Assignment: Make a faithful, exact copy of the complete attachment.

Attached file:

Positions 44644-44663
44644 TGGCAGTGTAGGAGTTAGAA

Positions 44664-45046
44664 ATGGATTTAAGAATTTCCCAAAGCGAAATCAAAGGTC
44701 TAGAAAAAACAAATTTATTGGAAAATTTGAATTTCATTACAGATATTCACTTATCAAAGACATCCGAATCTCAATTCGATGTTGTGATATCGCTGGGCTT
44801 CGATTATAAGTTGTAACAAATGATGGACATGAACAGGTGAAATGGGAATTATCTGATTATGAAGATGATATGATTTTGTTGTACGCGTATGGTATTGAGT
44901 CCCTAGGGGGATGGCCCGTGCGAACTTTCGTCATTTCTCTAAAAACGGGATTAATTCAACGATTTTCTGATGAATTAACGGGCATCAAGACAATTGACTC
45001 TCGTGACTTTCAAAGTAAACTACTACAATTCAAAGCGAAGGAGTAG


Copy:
Positions 44644-44663
44644 TGGCAGTGTAGGAGTTAGAA

Positions 44664-45046
44664 ATGGATTTAAGAATTTCCCAAAGCGAAATCAAAGGTC
44701 TAGAAAAAACAAATTTATTGGAAAATTTGAATTTCATTACAGATATTCACTTATCAAAGACATCCGAATCTCAATTCGATGTTGTGATATCGCTGGGCTT
44801 CGATTATAAGTTGTAACAAATGATGGACATGAACAGGTGAAATGGGAATTATCTGATTATGAAGATGATATGATTTTGTTGTACGCGTATGGTATTGAGT
44901 CCCTAGGGGGATGGCCCGTGCGAACTTTCGTCATTTCTCTAAAAACGGGATTAATTCAACGATTTTCTGATGAATTAACGGGCATCAAGACAATTGACTC
45001 TCGTGACTTTCAAAGTAAACTACTACAATTCAAAGCGAAGGAGTAG